Shawn Rogers, director of Mendenhall Homeplace in Jamestown, helped locate the Hiatt properties. He believes a Nicholite church was located on the property. Oddly, Rogers’ stepfather is also a descendent of the immigrant John Hiatt.
Records show the family joined New Garden Friends Meeting just outside of Greensboro. John Sr. and his wife Mary later became charter members of Deep River Friends, somewhat closer to their home. Their names are recorded in the monthly minutes of those meetings.
John Jr. only stayed in this area about four years. In 1760 he deeded the 632 acres to three of his sons and moved back to Virginia where he again purchased a quantity of land.
I had started my research with John Hiatt Sr.’s information and was able to follow it through name changes from Hyatt to Hiett to Hiatt down thru the Harrold, Beeson and Moffitt families to my father’s father, Fitzhugh Lee Brooks. My father was actually born in Moffitt’s Mill in Randolph County.
There is still more research to do. While I believe I have found not only my High Point-area relative — albeit he only lived here a few years around 1757 — and traced his lineage back to the 1400s in England and my 12th great grandfather Philip Hyett, there could be errors. But, I’m happy to have found so much information from one small email.
Anyone doing genealogy research has found that much info on genealogy websites are incorrect, often saying someone is the grandson of so-and-so when he was actually the father or grandfather. One person gets it wrong but posts it online, then others re-post the incorrect information.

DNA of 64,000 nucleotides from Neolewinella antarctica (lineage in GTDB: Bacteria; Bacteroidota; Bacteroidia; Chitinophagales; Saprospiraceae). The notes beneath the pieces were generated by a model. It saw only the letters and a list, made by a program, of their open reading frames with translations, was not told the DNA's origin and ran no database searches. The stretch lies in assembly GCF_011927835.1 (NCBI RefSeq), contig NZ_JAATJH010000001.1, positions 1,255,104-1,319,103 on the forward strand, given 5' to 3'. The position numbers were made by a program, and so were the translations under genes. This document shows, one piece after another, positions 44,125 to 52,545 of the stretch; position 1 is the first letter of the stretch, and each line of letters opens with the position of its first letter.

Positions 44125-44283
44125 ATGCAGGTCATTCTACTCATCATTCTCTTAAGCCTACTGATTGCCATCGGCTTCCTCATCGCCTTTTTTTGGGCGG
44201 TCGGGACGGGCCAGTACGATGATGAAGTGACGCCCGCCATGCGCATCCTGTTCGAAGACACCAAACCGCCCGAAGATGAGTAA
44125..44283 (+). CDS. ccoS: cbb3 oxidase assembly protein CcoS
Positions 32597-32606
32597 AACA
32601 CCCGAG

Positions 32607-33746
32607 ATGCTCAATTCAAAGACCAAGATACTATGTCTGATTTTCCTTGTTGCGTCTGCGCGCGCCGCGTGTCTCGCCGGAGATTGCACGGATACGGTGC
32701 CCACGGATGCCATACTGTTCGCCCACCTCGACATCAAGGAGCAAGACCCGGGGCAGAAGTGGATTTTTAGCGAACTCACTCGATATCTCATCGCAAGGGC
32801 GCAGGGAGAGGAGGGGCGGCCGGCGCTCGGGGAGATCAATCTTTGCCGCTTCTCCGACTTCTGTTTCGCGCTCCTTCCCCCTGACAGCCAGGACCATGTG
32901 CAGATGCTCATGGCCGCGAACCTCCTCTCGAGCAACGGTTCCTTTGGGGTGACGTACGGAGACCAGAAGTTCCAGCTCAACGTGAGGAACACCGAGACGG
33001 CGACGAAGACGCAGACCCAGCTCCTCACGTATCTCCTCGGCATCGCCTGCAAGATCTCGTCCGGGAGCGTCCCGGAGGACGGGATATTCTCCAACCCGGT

A careful check of birth and death dates is important.
It is also confusing when the same names were used for several generations. For instance, John would have a son named John and another son named George. George and John Junior would both have sons named John. In my case, there are several generations of Johns, one labeled senior could actually be a junior and the one labeled junior is possibly a third.
Apparently the use of “Sr.” and “Jr.” had different meanings 200 ago. “Jr.” just was a younger man in the area by the same name. It did not imply a familial relationship with a man who had the same name and was labeled “Sr.” However, that could be true. Also, the same man could be called “Jr.” one year and “Sr.” a few years later because of the arrival or departure or death of another man in the same county or the birth of a son by the same Christian name.
I have a fat file for each family I have researched labeled “to check with more information.” Inside are mentions of people with surnames in my ancestry but I have not connected them to my families. I’ve had them so long that every now and then a glance through leads to a visit to the trash bin for the information.